Verdict: The same great mounting setup as the Nepton 240M, but without the cooling power of the 240mm design. super.thermaltake 3pro

Thermaltake Water 3.0 Pro


Radiator size: 120mm
Radiator thickness: 49mm
Fans: 2x 120mm PWM
Motherboard connections: 2x 4-pin

This smaller Thermaltake cooler comes with a rather chubby radiator. It may not be as long as its Ultimate brethren, but it’s almost twice as fat. And, in terms of actual cooling performance, that seems to help it get mighty close to the top coolers in this test. It’s actually one of the overall coolest of the lot and was pretty darned quick in its peak-to-idle performance too.

That all sounds rather positive, so why is it bringing up the rear in this month’s grouptest? Well, one of the reasons we opt for water-cooling is because it can lead to a quieter machine; the slower-spinning fans are meant to be quieter than an active air-cooler’s. The $85 Water 3.0 Pro (£85) gets pretty loud and blowy once you start cranking up the CPU load, regardless of whether the chip’s overclocked or not.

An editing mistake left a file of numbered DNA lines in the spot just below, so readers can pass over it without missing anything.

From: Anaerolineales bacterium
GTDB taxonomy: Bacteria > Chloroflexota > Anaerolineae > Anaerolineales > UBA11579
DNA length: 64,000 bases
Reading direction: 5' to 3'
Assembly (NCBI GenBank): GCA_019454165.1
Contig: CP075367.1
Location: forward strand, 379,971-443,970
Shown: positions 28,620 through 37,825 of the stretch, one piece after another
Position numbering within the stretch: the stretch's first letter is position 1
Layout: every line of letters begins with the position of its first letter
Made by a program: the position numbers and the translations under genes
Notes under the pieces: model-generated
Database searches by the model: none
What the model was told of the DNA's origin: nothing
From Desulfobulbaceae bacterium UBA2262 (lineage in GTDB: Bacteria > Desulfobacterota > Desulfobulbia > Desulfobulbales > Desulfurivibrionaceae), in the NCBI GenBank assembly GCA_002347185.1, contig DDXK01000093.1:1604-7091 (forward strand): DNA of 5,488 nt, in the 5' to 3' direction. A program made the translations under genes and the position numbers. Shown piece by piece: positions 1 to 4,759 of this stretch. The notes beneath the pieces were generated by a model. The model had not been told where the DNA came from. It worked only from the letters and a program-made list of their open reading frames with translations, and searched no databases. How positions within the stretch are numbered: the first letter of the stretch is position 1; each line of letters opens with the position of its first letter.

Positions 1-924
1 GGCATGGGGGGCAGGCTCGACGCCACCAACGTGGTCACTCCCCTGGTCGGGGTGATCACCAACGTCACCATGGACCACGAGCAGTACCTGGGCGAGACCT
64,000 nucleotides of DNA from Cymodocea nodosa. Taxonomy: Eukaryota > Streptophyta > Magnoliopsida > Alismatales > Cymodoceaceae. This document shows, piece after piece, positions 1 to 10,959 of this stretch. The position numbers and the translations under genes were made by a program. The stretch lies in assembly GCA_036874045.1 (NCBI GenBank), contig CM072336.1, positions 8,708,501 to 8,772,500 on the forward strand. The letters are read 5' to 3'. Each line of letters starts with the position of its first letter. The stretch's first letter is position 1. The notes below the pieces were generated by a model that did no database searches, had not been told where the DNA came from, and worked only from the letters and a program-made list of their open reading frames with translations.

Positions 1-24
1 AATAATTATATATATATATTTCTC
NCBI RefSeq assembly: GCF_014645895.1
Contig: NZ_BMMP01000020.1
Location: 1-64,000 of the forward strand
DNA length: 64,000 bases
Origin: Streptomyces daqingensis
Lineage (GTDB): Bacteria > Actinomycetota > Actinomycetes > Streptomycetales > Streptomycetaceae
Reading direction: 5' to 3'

That would almost be forgivable had the pitch of the fans been slightly lower. There is a definite whiney quality about them which puts me in mind of a straining toy helicopter. So while the cooling performance is good it does come at a high, aural price. I’d much rather have my CPU running a couple of degrees hotter if I could keep the noise down. The Water 3.0 Pro then would force me into the murky world of BIOS-based fan-tweaks, somewhere I don’t want to be.

Score: 72%

Verdict: Very cool for a 120mm cooler, but louder than most of the other alternatives in this test.

Cooler100% CPU turbo (3.9 GHz)100% CPU turbo (4.5GHz OC)Peak-to-idle time (OC)
Cooler Master Nepton 240M53°C62°C15 seconds
Thermaltake Water 3.0 Ultimate50°C60°C13 seconds
Zalman Reserator 3 Max Dual50°C59°C32 seconds
Corsair H100i54°C66°C21 seconds
Antec Kuhler H20 95057°C69°C84 seconds
Cooler Master Nepton 120XL55°C66°C172 seconds
Thermaltake Water 3.0 Pro50°C61°C46 seconds